7. Roster Transactions – September 26

    They placed McKenzie and Brown on waivers.

    The assumption then is that after noon tomorrow they will be sent down after clearing. This may also be when they choose to send down the rest of the AHL guys as everybody else that seems to be on the bubble are all waiver exempt.

    Of course if it comes down to the wire and they decide not to keep somebody like Nosek, Pirri, Carrier, or Zykov they would need to be waived. I can’t imagine they would want to risk losing any of them on waivers though so those guys should all be fairly safe. Counting those four they already have 13 F, and 6 D are more or less locked, so the question comes down to do you want to keep 14 F or 8 D? And if so who will those final roster spots be?


    1. Further update, they announced that Coghlan and Duke have been reassigned while Whitecloud is week-to-week now.

      That leaves them with 15 F, 9 D, and 3 G right now. They must drop to 2 G and either 14F/7D or 13F/8D.

      Most likely Hague, Schuldt, and Bischoff competing for the 7th and/or 8th D spot (Hague makes a better Top 4 if they want to keep both Schmidt/Theodore on the right side bumping Engelland to the 3rd; Bischoff makes a better #6/7 guy that can play 3rd pairing or sit occasionally). I haven’t seen anything from Schuldt to suggest he is anywhere near ready, but on the plus side if they opt for an 8 D lineup he is quite a bit older than the usual prospects so he wouldn’t miss out on much developmentally if he had to sit for extended period of time (whereas Hague would be better off getting big minute in the AHL).

      The 13 F seem like they are fairly set, they had Carrier and Nosek manning the 4th line with Reaves, rather similar to last year’s 4th line, while Pirri and Zykov seem to be the options to slot into the 3rd line with Eakin and Tuch. So Glass, Kolesar, and Roy are in the running if they opt to keep up 14 F, although they are all waiver exempt and I can’t imagine them wanting any of them to be a scratch, so they are more likely to be sent down in order to get more ice time in the AHL.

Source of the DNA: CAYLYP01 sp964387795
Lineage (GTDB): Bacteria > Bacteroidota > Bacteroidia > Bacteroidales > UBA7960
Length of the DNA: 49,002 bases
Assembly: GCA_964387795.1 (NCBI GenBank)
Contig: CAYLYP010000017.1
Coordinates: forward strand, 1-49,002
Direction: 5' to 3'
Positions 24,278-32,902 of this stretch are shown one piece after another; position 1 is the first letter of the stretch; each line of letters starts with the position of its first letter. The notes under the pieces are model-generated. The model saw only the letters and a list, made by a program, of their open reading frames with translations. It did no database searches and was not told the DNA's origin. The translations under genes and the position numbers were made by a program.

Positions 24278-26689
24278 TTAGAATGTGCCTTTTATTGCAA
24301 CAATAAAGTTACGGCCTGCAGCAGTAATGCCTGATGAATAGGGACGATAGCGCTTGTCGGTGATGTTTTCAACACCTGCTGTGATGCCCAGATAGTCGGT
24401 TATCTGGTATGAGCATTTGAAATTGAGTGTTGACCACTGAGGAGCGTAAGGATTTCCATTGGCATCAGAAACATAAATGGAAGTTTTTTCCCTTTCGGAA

8. Game 5 – Vegas Golden Knights 1 – Colorado Avalanche 4

    Vegas was outshot 17-32 (13-25 ES) and trailed shot attempts 41-60.
    They went 0/4 on the PP and 3/4 on the PK.
    Vegas led faceoffs 24-20, hits 43-28, and blocked shots 17-11 while they trailed takeaways 10-13 and were tied with 6 giveaways each.

    Pirri Glass Zykov
    Marchessault Stastny Stone
    Carrier Roy Brown
    McKenzie Duke Kolesar

    Hague Theodore
    Schuldt Whitecloud
    Bischoff Coghlan


    Stastny, Stone, and Marchessault all wore an A during the game while Engelland, Smith, and Schmidt were all listed with an A in the scratches list. If they choose to go back to the 2017-18 style of having separate home and road captains then these should be the guys, but if they stick to the traditional three then it seems like Engelland/Smith will be back for the 3rd straight year while Schmidt is probably the 3rd A.

    Goal was McKenzie (Brown/Roy).

    Subban played 59:56 stopping 28/32 for a 4.00 GAA and 87.5 Sv%.

    It wasn’t a good day for anybody on the ice, they didn’t dress many of their veterans and by the end of the game they only had 4 D on the roster, none of which had any meaningful NHL experience, so we can’t be too scocked by the outcome. However even with that excuse it was not a good game for Subban. He just didn’t look comfortable and each goal that went by made him more nervous and caused him to make more mistakes trying to overcompensate. He is still firmly entrenched as the NHL backup, but games like this are why he hasn’t signed a long term extension, they just don’t know if he can ever put it all together to be an every day guy, although as a low salary backup that plays maybe a quarter of the games he is acceptable.

    On D Bischoff ended at a +1 while Schuldt even at a +0. Whitecloud, Theodore, and Coghlan were all at a -1 while Hague was a -2.